As a result of the changeover to summer time, the adaptation process of the organism to the light conditions is thus considerably disturbed and also has an effect on other biological processes in the human body. On the 16th of March, 2011 the German medical journal “Der Internist” published a scientific article titled “Schlechter Schlaf als Risikofaktor für das metabolische Syndrom” (“Poor sleep as a risk factor for the metabolic syndrome”). According to epidemiological studies, there is clear evidence of a link between sleep duration, sleep quality and the risk of developing diabetes mellitus as part of metabolic syndrome, the combination of insulin resistance leading to type 2 diabetes, abdominal obesity, hypertension and lipid metabolism disorder. According to the journal, several studies show that the risk of developing type 2 diabetes mellitus with a sleep duration of less than 5 hours or more than 9 hours is twice as high as with an 8-hour sleep duration, including “The Nurses Health Study” from the 1980s.
Expert asks for a cautious interpretation
But not only the duration of sleep but also the qualitity of sleep has an influence on the development of diabetes. Clinical experimental studies such as “Slow-wave sleep and the risk of type 2 diabetes in humans” in 2008 showed that poor sleep is one cause of a disturbed energy metabolism. This leads to increased appetite and hunger, a reduction in insulin sensitivity, i. e. the sensitivity of the body cells to insulin, a heightened appetite and hunger sensation as well as a lack of exercise in everyday life. All these are factors and triggers for the metabolic syndrome in humans. Diabetes and the metabolic syndrome can certainly be triggered by other sleep disorders. Endocrinologist PD Dr. med. Norbert Lotz of the Diabetes Center in Kempten, Bavaria, however is of the opinion: “A frequent coincidence of diabetes mellitus or the metabolic syndrome and sleep disorder is proven only for the sleep apnea syndrome.” Therefore sleep apnea, accumulated nocturnal breathing pauses with oxygen deficiency in the brain, must be excluded in advance in order to evaluate the described relationships. This disease has been proven to increase the risk of diabetes. That’s why the conclusion that sleep deprivation generally leads to an increased risk for this metabolic disorder is not sufficiently proven by randomized studies. Here still exists considerable need for medical research.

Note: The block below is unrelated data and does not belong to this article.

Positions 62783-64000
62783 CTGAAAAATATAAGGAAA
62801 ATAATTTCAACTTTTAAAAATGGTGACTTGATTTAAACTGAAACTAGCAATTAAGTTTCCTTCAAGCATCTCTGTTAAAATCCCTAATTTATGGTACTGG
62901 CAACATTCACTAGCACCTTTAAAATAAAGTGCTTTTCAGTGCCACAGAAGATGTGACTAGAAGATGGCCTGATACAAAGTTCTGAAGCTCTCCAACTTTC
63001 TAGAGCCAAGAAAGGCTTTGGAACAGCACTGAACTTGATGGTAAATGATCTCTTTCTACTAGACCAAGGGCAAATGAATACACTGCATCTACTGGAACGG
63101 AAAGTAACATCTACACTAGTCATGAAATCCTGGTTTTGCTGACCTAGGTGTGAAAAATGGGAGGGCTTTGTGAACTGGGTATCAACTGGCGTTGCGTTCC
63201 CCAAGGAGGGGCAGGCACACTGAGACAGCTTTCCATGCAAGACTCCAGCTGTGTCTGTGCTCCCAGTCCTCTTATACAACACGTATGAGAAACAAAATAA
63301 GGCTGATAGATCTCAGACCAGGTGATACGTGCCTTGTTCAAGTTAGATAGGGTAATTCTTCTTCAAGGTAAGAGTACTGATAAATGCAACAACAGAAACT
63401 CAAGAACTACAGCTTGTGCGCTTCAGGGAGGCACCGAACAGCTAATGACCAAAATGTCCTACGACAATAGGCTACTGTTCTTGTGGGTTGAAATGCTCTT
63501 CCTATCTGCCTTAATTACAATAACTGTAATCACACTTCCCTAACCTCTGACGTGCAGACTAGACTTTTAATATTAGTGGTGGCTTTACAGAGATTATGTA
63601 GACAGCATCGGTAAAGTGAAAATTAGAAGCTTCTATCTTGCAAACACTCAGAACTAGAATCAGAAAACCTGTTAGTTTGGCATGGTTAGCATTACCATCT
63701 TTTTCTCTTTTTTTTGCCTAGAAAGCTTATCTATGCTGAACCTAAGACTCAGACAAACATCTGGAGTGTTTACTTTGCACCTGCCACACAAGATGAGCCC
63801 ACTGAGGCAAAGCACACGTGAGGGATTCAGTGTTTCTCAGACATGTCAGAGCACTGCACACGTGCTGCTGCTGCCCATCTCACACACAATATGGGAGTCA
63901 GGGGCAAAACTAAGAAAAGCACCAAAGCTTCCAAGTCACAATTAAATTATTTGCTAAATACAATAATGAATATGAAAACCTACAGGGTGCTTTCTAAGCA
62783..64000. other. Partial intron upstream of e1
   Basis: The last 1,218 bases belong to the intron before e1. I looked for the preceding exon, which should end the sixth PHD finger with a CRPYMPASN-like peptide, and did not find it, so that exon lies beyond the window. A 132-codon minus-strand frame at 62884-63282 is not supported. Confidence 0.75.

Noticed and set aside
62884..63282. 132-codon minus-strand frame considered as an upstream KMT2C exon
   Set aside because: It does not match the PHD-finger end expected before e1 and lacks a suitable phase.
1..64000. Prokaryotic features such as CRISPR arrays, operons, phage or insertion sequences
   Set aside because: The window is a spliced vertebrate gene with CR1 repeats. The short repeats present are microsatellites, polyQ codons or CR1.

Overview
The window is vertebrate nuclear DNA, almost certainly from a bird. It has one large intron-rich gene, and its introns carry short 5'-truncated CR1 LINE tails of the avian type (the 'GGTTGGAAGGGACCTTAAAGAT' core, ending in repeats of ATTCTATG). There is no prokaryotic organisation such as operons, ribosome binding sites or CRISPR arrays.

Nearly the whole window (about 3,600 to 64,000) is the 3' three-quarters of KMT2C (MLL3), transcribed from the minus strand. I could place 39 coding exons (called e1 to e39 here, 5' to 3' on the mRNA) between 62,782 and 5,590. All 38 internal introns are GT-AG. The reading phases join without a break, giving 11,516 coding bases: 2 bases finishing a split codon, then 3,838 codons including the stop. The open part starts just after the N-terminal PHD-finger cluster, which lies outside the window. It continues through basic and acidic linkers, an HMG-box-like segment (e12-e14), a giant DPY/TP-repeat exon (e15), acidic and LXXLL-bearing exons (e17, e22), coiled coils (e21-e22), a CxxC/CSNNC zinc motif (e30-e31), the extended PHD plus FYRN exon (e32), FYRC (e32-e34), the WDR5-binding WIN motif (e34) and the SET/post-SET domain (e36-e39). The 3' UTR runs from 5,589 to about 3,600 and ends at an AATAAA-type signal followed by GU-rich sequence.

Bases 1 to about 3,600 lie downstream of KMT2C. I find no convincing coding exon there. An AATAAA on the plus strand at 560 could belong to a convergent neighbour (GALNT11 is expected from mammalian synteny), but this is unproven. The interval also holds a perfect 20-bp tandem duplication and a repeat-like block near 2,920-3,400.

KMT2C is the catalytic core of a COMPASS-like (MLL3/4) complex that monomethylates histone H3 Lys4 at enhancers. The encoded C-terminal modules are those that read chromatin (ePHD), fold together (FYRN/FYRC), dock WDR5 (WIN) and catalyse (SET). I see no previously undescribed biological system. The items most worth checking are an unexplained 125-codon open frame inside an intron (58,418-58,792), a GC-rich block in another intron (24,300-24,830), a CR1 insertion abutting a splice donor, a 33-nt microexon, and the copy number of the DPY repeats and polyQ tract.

Summing everything up, it is difficult to regard the statement of the German Teachers’ Association that a permanent switch to Daylight Saving Time leads to sleep or learning problems as well as to depression and diabetes as a given fact. The switch certainly carries risks for learning and sleep problems. But so far current medical studies show no clear evidence for the development of type 2 diabetes, metabolic syndrome and defined mental illness due to general sleep deprivation. Therefore the claim is judged to be only mostly true.
RESEARCH | ARTICLE © Annika Bingger, Hochschule der Medien Stuttgart, DE